By now, many of you moms out there have realized that a very special time of year is upon us. I wish I was referring to the holidays, but unfortunately that's not the case. I'm referring to the wintertime increase in respiratory infections such as the common cold, ear infections, strep throat and, of course, influenza. One of the most common reasons people go to the doctor this time of year is for sinus infections, or rhinosinusitis. This term is a combination of sinusitis (inflammation of the lining of the sinuses) and rhinitis (inflammation of the lining of the nose). Symptoms include nasal congestion, pain and pressure in the face, headaches and cough. The most common cause is viral infection, not bacterial infection as many people believe. Viral rhinosinusitis can progress to bacterial rhinosinusitis, but this happens in less than two percent of cases. Bacterial rhinosinusitis can also occur in people with uncontrolled allergies.
You are here
Ascension Via Christi's blog
The glare of the afternoon sun, the unbuckled seat belt, the terrible timing. Like most car accidents, it was a horrible collection of circumstances that left Ashlee Johnston, now 17, in a coma and fighting for her life. It was Friday, Sept. 3, 2010 — just three days before Ashlee’s sweet 16.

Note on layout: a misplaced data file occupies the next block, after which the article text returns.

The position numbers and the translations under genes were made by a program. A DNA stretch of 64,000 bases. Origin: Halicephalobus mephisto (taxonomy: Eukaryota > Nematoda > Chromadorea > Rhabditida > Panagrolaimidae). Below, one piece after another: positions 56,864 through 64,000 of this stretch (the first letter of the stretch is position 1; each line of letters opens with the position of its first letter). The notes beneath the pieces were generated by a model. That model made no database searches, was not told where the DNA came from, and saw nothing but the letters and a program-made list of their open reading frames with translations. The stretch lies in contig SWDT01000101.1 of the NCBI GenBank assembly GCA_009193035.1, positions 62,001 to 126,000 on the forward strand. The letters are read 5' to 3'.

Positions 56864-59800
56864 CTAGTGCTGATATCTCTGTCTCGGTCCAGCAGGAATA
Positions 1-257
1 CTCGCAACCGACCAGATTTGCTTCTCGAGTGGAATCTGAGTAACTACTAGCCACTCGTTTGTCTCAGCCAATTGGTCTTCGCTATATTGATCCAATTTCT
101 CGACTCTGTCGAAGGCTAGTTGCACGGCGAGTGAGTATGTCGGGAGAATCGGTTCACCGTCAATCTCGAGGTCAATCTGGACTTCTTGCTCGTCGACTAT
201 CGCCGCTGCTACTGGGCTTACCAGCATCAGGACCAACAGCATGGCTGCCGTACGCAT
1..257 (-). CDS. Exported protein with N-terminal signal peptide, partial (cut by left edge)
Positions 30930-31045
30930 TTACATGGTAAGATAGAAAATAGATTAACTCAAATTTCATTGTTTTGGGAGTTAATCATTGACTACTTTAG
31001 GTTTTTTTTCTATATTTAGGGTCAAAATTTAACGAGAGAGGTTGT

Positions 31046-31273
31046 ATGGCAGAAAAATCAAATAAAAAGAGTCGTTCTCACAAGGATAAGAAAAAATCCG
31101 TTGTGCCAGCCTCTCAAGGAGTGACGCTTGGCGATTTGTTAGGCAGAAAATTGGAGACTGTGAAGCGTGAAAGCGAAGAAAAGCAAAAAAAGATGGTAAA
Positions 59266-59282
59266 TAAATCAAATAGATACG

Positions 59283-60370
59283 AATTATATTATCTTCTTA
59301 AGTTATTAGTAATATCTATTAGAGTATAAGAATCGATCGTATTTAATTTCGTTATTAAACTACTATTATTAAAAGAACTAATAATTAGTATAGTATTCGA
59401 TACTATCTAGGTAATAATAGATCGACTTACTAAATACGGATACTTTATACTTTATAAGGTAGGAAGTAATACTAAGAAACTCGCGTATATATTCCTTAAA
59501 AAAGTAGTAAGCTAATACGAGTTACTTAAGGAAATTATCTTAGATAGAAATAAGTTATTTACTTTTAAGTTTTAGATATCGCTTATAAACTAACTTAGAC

After moving from El Paso to Manhattan this past December, Lisa Blum was exhausted. And that was no big surprise. A stay-at-home mom with two young kids, Blum has a busy life.
But she knew her problems began even before the big move.
“I’d been very tired. It started back in 2008, when I gained some weight,” she said. “I knew I had sleep apnea, but I just kept thinking, ‘It will go away.’”
Virgil Warren has been active all his life. As a child, he was into sports. In middle age, he played basketball and regularly jogged four to five miles a day. In early retirement, he picked up roofing and remodeling work. But as he grew older, all that activity eventually led to knee pain.
“I started to jog every other day. Then when that got to be too much, I did half as far. Then I had to quit doing it altogether,” Warren said. “I always prided myself on trying to keep fit. It was pretty hard not to be active.”